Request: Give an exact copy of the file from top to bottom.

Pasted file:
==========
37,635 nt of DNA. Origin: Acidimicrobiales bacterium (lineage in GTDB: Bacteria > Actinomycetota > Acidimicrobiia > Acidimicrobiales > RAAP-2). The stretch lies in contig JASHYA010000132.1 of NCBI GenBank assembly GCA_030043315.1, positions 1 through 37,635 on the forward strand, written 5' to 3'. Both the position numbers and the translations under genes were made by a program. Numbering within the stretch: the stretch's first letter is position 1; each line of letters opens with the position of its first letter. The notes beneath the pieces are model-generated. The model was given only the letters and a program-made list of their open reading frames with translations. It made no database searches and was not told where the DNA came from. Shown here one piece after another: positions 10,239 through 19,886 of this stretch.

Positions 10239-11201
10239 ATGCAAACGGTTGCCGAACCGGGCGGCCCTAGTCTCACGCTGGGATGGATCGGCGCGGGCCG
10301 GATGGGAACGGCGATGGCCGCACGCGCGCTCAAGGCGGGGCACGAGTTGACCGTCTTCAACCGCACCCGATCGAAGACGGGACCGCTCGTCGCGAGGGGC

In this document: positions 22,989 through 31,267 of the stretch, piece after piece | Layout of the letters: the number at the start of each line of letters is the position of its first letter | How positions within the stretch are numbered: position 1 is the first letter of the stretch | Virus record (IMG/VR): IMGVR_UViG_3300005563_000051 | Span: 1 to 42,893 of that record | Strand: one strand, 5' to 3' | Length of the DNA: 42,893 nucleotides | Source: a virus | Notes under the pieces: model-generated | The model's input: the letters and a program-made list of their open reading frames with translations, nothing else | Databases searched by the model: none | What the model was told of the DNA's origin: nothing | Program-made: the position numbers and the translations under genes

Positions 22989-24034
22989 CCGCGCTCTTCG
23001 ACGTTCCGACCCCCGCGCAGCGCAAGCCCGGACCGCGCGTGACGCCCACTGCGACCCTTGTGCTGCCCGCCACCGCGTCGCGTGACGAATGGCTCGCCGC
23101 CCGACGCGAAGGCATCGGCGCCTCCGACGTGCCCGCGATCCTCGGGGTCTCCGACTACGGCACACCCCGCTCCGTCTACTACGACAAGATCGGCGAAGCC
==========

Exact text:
37,635 nt of DNA. Origin: Acidimicrobiales bacterium (lineage in GTDB: Bacteria > Actinomycetota > Acidimicrobiia > Acidimicrobiales > RAAP-2). The stretch lies in contig JASHYA010000132.1 of NCBI GenBank assembly GCA_030043315.1, positions 1 through 37,635 on the forward strand, written 5' to 3'. Both the position numbers and the translations under genes were made by a program. Numbering within the stretch: the stretch's first letter is position 1; each line of letters opens with the position of its first letter. The notes beneath the pieces are model-generated. The model was given only the letters and a program-made list of their open reading frames with translations. It made no database searches and was not told where the DNA came from. Shown here one piece after another: positions 10,239 through 19,886 of this stretch.

Positions 10239-11201
10239 ATGCAAACGGTTGCCGAACCGGGCGGCCCTAGTCTCACGCTGGGATGGATCGGCGCGGGCCG
10301 GATGGGAACGGCGATGGCCGCACGCGCGCTCAAGGCGGGGCACGAGTTGACCGTCTTCAACCGCACCCGATCGAAGACGGGACCGCTCGTCGCGAGGGGC

In this document: positions 22,989 through 31,267 of the stretch, piece after piece | Layout of the letters: the number at the start of each line of letters is the position of its first letter | How positions within the stretch are numbered: position 1 is the first letter of the stretch | Virus record (IMG/VR): IMGVR_UViG_3300005563_000051 | Span: 1 to 42,893 of that record | Strand: one strand, 5' to 3' | Length of the DNA: 42,893 nucleotides | Source: a virus | Notes under the pieces: model-generated | The model's input: the letters and a program-made list of their open reading frames with translations, nothing else | Databases searched by the model: none | What the model was told of the DNA's origin: nothing | Program-made: the position numbers and the translations under genes

Positions 22989-24034
22989 CCGCGCTCTTCG
23001 ACGTTCCGACCCCCGCGCAGCGCAAGCCCGGACCGCGCGTGACGCCCACTGCGACCCTTGTGCTGCCCGCCACCGCGTCGCGTGACGAATGGCTCGCCGC
23101 CCGACGCGAAGGCATCGGCGCCTCCGACGTGCCCGCGATCCTCGGGGTCTCCGACTACGGCACACCCCGCTCCGTCTACTACGACAAGATCGGCGAAGCC